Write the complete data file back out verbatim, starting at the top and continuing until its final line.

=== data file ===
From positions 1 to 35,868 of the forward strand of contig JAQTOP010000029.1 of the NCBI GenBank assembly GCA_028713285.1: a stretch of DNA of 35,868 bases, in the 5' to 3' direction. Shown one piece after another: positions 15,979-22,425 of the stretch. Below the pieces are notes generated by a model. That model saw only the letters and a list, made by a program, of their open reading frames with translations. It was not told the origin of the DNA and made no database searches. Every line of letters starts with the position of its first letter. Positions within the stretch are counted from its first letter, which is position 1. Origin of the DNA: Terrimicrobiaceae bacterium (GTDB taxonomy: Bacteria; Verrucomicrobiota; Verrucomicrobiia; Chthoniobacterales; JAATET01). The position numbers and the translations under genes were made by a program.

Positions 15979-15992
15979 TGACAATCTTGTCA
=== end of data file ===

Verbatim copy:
From positions 1 to 35,868 of the forward strand of contig JAQTOP010000029.1 of the NCBI GenBank assembly GCA_028713285.1: a stretch of DNA of 35,868 bases, in the 5' to 3' direction. Shown one piece after another: positions 15,979-22,425 of the stretch. Below the pieces are notes generated by a model. That model saw only the letters and a list, made by a program, of their open reading frames with translations. It was not told the origin of the DNA and made no database searches. Every line of letters starts with the position of its first letter. Positions within the stretch are counted from its first letter, which is position 1. Origin of the DNA: Terrimicrobiaceae bacterium (GTDB taxonomy: Bacteria; Verrucomicrobiota; Verrucomicrobiia; Chthoniobacterales; JAATET01). The position numbers and the translations under genes were made by a program.

Positions 15979-15992
15979 TGACAATCTTGTCA